Postcards of Grief

Mourning is a process.

Comments on breast cancer by proxy, written by a woman coping with the loss of her mother.

Monday, July 25, 2005

Another family picnic

Brooke’s uncle, the one who drank himself into a seizure at her Grandpa’s funeral, has another subdural hemotoma and has had his activity level limited. No driving, no lifting anything over ten pounds, no power tools, and so on. Brooke’s aunt, an odd woman with no tact who married into Brooke’s complicated family, was reporting the various medical tests and procedures he’s recently endured.

“The EEG,” she told us, “showed no activity.”

Brooke, her mother, and I all bit our tongues. We weren’t surprised.

Wednesday, July 20, 2005


Brooke and I have been a little stressed about finances lately. There are some things that really need to be done in and to the house, and we’re not in a position to do all of them at once. Suffice it to say that when the basement rec room started flooding during a recent storm, we were not pleased. Brooke made me call my father to thank him for giving me a wet/dry vacuum for my birthday some number of years ago.

Saturday, it rained again. This time, Brooke went down during the storm to determine if she could identify the location of the leak. This had previously been very difficult, as we hadn’t seen the flooding until after the rain stopped, and there’s fake wood paneling on the walls. But on Saturday, Brooke found this.

fishbowl window

I was still in my PJs, but I threw on a rain jacket and went outside to bail out the window well. There was water pouring out of the gutter, splashing directly into the window well. Thunder crashed, the rain continued, and I went into the garage to find something to deflect the water. The first thing I saw was going to work: a storm window. Since it’s July and I live in North America, the storm windows were just hanging around the garage, waiting to be used. I leaned it over the window well, and the water stopped gushing in.

When the rain and lightning cleared, Brooke went out to clean out the gutter. However, it wasn’t clogged—there was a loose nail that made the gutter sag. She pounded it back in, and the problem seems to have been tempered for now, although there’s still a slight drip just a foot or so away from the window well. The leaking seems to have stopped, and that’s the important thing for now.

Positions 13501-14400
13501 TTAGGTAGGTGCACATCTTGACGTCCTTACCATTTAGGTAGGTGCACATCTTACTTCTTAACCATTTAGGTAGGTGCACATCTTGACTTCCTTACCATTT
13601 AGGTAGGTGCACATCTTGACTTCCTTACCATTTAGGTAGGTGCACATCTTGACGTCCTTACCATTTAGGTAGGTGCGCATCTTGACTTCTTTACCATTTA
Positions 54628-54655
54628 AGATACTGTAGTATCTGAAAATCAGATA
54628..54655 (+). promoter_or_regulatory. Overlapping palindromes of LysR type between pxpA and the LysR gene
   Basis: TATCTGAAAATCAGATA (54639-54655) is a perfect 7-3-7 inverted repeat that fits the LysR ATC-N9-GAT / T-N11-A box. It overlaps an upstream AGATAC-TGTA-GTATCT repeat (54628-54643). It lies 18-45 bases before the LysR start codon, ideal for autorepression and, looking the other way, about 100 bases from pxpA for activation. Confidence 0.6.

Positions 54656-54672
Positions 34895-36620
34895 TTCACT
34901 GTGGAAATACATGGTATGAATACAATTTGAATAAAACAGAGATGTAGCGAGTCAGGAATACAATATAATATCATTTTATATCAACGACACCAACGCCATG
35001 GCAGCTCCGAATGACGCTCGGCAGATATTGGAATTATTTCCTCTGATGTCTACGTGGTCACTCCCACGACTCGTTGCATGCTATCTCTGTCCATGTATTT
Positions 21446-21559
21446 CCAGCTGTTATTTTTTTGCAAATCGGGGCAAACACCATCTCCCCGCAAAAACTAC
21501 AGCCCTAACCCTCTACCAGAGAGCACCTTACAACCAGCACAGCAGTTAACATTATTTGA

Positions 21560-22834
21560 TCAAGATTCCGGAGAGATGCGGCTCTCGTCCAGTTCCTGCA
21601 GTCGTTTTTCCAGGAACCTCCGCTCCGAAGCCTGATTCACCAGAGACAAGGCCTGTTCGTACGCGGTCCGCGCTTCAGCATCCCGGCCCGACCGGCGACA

Thursday, July 07, 2005

Carry me away

I’m a cystic fibrosis carrier. This is relatively new information to me. I’ve known for almost two weeks, but by now, I’ve pretty much grown accustomed to this reality.

Finding out that I’m a carrier brought up more questions than it answered. What do I do now? How do I get him tested? What do I need to know about my mutation? What are my odds, his odds, the kid’s odds? Do I terminate if Ebry has cystic fibrosis?

When you’re a pregnant cystic fibrosis carrier, the medical folks want you to make sure that the father of the baby is tested. In a case like mine, this isn’t simple. For one reason or another, my donor doesn’t have health insurance, and my insurance won’t cover him getting tested. I spent several days worrying about what to do, how to get him tested, and how to pay for it. My father has offered to cover the cost, but I’m not so sure we’ll be getting it done.

Throughout that weekend, I thought about it and calmed down more. We decided that no, we wouldn’t terminate the pregnancy if the kid has cystic fibrosis. Even if my donor is also a carrier, there’s a good chance the kid won’t have it. I know someone in his late 20s with cystic fibrosis who leads a very healthy life and plays in a band. We live near a big medical center with an accredited cystic fibrosis treatment center. This is going to be okay.

I spoke with a wonderful nurse at a cystic fibrosis care center. My goal was to get more information about how to get the donor tested and if there were any public assistance programs for such a thing. When I told her that I did not intend to terminate if the kid had cystic fibrosis, she told me not to pay out of pocket for my donor’s test. She said that the several hundred dollar test would be better off run when the baby is born and covered by my insurance. It won’t make my pregnancy high risk. My kid having cystic fibrosis won’t stop me from having a midwife for my delivery.

And to think, I had all these plans to put up a link to my Paypal account on this blog and make a tearful plea for someone to help me cover this cost.

I will say that while visiting my mother’s grave this weekend and walking through the streets of the tiny town that’s so far away, I realized that if I lived there, I would most definitely want to know. If I lived there, I might well consider moving closer to a treatment center, preparing to live my life to revolve around treating my child’s disease.

But today, now, here, everything is okay. I’m beginning to feel my uterus poking out from behind my pubic bone, and Ebry and I are doing fine.

Friday, July 01, 2005

If it weren't true, he wouldn't have said it

This guy needs some smartening up, and maybe a better attorney.

Washington (AP) - It was supposed to be a short sentencing hearing - a mere formality - until a man who threatened to blow up his van near the White House said he might do it again.

Lowell Timmers of Cedar Springs, Michigan, was supposed to have been sentenced to 34 months in prison - just under three years - after pleading guilty to making a false explosive threat.

He was arrested back in January - two days before inauguration day after parking his van across from the White House and threatening to blow it up.

But when U.S. District Judge Emmet Sullivan asked him on Thursday if there was any chance he'd do it again, Timmers responded, "There's always a chance of anything, Your Honor."

This gif is freely copyable. Just right click, save
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